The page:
Fatigue makes cowards of us all. ~Vince Lombardi
Two great coaches with unprecedented winning records, Vince Lombardi and John
Wooden both believed that fitness and conditioning were the secret weapons of winning teams and each made fitness a part of every practice and the daily regimen of their teams. With fitness comes the mental and physical stamina to execute well and quickly turn an opponent’s mistake into a score.
Over the past several years I’ve noticed a definite trend occurring in business – management fatigue. Managers are bone-tired and feeling frazzled. And as a result I see good managers making silly mistakes, not always thinking clearly, short-tempered with their peers and staff, less creative and allowing negativity and cynicism to creep in.
One of the reasons they are fatigued is definitely lack of exercise and a general deteriorating level of personal fitness. Most of us in the management and business ranks are overweight and out of shape. And it’s getting to be an epidemic the world over. Fast foods, eating poorly, skipping meals, drinking too much, lack of exercise, all contribute to management fatigue.
Poor Business Process and Mental Management Fatigue
But there is another, more insidious type management fatigue and it’s harder to cure. It’s mental and some feel it even erodes the soul. This management fatigue is experienced as an overall lack of enthusiasm for the work. Mental management fatigue is the result of the frustrations of trying to make things happen inside organizations with poor business processes.
For example, more and more there is a growing resentment with meetings. Most meetings are poorly run, longer than necessary, reach few decisions, and are fraught with hidden agenda, interpersonal conflict and lack of candor and teamwork. Several managers have described their meetings as trying to sprint through molasses (treacle for my UK friends), lots of energy is expensed (and hot air as well) with little results. After months or years of putting up with bad meetings and trying to get something accomplished, we just get mentally tired of it all. Then the door is open for cynicism and negativity. In some organizations, the culture can be described as management fatigue and cynicism.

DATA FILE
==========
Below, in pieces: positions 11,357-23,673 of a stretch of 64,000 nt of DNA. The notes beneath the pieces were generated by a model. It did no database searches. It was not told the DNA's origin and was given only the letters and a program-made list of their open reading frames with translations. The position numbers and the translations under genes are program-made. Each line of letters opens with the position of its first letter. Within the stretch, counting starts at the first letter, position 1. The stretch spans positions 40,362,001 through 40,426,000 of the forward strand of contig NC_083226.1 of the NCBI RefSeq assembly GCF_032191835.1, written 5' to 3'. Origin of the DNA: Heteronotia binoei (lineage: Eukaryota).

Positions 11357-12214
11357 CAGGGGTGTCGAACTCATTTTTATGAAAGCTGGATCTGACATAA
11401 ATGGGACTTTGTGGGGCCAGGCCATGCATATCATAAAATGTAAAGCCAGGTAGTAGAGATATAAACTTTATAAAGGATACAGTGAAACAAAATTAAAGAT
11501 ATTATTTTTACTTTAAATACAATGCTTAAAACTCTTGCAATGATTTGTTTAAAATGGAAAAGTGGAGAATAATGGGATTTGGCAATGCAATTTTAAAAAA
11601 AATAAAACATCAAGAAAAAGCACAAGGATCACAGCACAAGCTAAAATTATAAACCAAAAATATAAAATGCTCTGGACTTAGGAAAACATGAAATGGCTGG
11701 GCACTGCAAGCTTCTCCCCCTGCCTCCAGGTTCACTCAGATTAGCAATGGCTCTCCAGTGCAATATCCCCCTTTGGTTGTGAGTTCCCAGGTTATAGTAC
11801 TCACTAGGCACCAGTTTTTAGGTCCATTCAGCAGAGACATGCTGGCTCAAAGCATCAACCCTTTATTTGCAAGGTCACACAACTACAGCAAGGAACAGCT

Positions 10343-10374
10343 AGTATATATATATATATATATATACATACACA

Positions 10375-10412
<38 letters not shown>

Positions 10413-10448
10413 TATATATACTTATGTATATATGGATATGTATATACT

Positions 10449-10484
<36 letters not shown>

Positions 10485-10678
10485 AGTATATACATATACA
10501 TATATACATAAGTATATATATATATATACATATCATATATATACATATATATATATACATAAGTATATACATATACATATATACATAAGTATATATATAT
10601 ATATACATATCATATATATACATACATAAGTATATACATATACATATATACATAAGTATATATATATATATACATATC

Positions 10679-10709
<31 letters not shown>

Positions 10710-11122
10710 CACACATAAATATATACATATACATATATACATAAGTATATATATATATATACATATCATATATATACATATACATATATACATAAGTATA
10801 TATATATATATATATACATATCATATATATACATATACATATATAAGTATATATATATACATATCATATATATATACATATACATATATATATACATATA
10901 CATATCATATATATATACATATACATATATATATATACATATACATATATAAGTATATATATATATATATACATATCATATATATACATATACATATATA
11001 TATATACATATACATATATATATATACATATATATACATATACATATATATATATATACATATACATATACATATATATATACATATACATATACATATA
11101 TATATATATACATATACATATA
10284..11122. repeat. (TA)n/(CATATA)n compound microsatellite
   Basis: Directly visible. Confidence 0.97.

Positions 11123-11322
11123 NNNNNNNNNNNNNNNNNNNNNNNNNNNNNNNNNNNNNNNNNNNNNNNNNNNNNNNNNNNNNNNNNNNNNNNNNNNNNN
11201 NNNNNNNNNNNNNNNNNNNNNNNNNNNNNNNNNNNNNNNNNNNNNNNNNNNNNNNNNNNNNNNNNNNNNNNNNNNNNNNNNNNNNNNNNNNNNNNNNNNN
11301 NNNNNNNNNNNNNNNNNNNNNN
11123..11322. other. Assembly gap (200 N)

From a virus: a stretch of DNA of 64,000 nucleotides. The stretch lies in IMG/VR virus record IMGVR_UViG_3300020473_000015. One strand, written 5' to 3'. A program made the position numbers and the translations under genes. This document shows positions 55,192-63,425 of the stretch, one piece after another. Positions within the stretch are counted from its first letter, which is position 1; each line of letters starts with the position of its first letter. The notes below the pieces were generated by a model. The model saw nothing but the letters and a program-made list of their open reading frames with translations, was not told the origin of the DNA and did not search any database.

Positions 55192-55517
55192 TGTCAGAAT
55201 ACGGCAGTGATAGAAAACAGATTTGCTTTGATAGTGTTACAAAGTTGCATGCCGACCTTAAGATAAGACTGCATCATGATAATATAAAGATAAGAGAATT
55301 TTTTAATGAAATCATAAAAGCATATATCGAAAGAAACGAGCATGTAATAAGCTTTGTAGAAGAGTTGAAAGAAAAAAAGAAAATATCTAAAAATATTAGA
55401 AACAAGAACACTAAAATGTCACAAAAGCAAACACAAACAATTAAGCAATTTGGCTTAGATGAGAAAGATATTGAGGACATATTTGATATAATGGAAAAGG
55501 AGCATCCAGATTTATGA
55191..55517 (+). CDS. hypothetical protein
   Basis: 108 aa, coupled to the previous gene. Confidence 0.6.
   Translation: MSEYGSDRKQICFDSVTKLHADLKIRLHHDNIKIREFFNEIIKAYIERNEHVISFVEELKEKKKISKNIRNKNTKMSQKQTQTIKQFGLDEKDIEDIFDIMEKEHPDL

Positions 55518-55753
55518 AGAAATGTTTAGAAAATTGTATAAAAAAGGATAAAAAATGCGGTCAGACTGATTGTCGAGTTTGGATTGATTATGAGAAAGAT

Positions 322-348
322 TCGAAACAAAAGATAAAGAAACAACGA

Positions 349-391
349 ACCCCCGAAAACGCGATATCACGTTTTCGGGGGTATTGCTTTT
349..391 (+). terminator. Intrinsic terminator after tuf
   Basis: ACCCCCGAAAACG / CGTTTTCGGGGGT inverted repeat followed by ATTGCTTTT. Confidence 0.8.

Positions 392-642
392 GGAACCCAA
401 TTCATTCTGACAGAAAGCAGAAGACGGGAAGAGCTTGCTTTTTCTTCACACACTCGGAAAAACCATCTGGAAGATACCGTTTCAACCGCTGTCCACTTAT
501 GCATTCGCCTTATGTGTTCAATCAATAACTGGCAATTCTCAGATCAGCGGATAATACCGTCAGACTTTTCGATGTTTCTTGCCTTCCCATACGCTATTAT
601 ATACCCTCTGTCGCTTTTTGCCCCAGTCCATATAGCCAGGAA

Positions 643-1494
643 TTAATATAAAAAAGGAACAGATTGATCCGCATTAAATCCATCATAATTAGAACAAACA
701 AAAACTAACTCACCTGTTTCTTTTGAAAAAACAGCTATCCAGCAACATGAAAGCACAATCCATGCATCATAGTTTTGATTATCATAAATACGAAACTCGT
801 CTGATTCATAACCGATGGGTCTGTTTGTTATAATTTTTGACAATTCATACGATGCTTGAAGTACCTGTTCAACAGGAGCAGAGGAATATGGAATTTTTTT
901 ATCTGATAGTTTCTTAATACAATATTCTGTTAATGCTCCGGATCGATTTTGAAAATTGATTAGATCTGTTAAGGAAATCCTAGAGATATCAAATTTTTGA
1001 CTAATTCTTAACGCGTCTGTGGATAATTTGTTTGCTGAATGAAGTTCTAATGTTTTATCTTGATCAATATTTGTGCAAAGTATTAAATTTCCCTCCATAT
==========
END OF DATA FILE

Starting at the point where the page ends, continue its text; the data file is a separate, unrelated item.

Meetings are indispensable when you don’t want to do anything. ~John Kenneth Galbraith
And the “process of meetings” is just one of many internal business processes that don’t work well and need to be redesigned in order to be more productive and eliminate waste. Another major contributor to mental management fatigue is the strategy execution process, or in reality in most companies it’s a non-process. As a result of not having a robust, horizontal strategy execution process, many execution issues get bogged down in turf wars where managers are bickering over limited resources instead of swiftly moving the strategy forward.
What’s insidious about meetings and strategy execution is that they are daily events. There is rarely a holiday from meetings or trying to move the strategy forward; these issues are with managers every day.
If I were to do a root cause analysis of mental management fatigue, I would find meetings and poor strategy execution processes as key causal factors. The good news is, we can do something about them, if we’re not too fatigued already! Oh, diet and exercise also help!
Tight Lines . . .
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